You should average the earnings for the number of weeks where they earned if there aren’t 52 working weeks in the 104 week period.
How do you calculate accrued holiday pay?
The Working Time Regulations entitles all workers to the UK statutory leave of 5.6 weeks a year. However, you decide how time off is allocated.
You can choose to use a holiday accrual system instead of allocating the full leave allowance upfront.
Holiday accrual means workers annual leave allowance becomes available to them gradually during the first year of employment. This ensures people don’t take a year's worth of paid holiday and then leave the role.
You’ll need to know how accrued holiday pay is calculated if you use this system.
The holiday pay accrual calculation is simple. Take the relevant calculation, either regular or variable hours, and divide their holiday allowance by the length of time employed.
For example, if you have employed a worker for six months, they would have built up half of their annual leave entitlement.
As workers accrue annual leave right up to the end of the year, some workers might end up with unused leave. You need to make sure your staff know what will happen if they don’t use their time off.
You will also need to pay for unused holidays when an employee leaves your business.
How to calculate holiday pay including overtime
A worker might be on a fixed hours contract, but you might need to consider overtime in their holiday pay.
The Working Time Regulations outline that holiday pay should mirror the amount that a worker usually receives. And if you offer regular overtime, it should factor into your calculations.
We’ve explained the different types of overtime and the holiday pay calculation for overtime here.
Calculating holiday pay on termination
Terminated workers are entitled to be paid in lieu of any accrued annual leave they haven’t taken.
You’ll need to know how to calculate holiday pay owed and the amount of accrued annual leave up to the date of termination, including their notice period.
The formula for calculating this payment is (A x B) - C, where:
- A is the total annual holiday entitlement.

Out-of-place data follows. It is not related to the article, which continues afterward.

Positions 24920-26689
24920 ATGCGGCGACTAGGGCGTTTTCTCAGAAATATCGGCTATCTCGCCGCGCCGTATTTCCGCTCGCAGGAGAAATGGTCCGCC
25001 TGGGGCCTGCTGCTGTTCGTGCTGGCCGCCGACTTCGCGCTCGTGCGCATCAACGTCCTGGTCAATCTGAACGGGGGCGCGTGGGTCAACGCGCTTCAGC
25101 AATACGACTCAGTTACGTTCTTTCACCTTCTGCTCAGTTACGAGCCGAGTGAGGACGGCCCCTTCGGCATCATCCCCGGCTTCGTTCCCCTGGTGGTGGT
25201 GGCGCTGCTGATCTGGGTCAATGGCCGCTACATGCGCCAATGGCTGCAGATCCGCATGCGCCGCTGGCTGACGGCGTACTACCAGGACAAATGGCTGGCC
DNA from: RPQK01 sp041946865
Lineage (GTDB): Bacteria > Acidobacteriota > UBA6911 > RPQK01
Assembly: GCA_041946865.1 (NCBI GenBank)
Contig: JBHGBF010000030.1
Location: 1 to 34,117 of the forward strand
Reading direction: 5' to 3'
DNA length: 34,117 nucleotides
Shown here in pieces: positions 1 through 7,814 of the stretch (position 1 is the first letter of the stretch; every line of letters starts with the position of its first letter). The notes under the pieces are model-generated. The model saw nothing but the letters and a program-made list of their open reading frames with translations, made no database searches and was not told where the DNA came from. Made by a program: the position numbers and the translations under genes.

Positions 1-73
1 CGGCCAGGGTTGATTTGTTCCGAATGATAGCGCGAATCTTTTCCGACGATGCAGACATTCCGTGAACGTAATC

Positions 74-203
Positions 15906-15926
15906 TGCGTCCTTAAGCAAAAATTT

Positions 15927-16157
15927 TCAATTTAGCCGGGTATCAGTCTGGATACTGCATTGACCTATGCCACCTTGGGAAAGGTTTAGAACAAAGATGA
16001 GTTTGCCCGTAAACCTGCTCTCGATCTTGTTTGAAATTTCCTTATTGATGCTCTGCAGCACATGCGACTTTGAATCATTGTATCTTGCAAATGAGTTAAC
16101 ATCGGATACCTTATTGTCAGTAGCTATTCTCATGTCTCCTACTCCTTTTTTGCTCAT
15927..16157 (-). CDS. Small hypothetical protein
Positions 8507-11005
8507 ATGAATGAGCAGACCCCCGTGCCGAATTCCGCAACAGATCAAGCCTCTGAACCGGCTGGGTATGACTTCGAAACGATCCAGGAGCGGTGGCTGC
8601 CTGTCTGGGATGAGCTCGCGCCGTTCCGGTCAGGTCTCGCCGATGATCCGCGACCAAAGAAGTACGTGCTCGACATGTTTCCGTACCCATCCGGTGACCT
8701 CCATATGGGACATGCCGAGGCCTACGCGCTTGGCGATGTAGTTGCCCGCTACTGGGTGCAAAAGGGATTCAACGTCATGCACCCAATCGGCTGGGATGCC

- B is the fraction of the year up to the termination date.
- C is the amount of holiday already taken.
This will leave you with the amount of annual leave the worker has accrued but not taken.
Then use the relevant holiday pay calculation for either fixed or variable hours to work out what you owe.
Get help with holiday pay today with BrightHR
Law entitles your workers to paid time off, and it’s up to you to make sure they’re paid the right amount.
With complicated calculations and different rules for employment type and each worker’s individual holiday entitlement, it’s easy to make mistakes.
Get BrightHR’s staff holiday planner to help you simplify the process by keeping track of everybody’s leave entitlement and recalculating as soon as something changes. Book a free demo today to see how easy managing your HR can be. Give us a call on 0800 783 2806.
Frequently Asked Questions about Calculating Holiday Pay
Our clients ask a lot of questions about calculating holiday pay. We’ve answered some of the most common ones below.
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How do I calculate holiday pay based on hours worked?
You can calculate holiday pay by multiplying the number of hours an employee works per week, by 5.6, the annual statutory entitlement.
Only apply 5.6 if an employee is eligible for the statutory minimum entitlement. There may be multiplier changes if an employer offers more than 28 days per year.
If your business has no fixed hours, your holiday pay will be based on the average pay you’ve received over the last 52 weeks.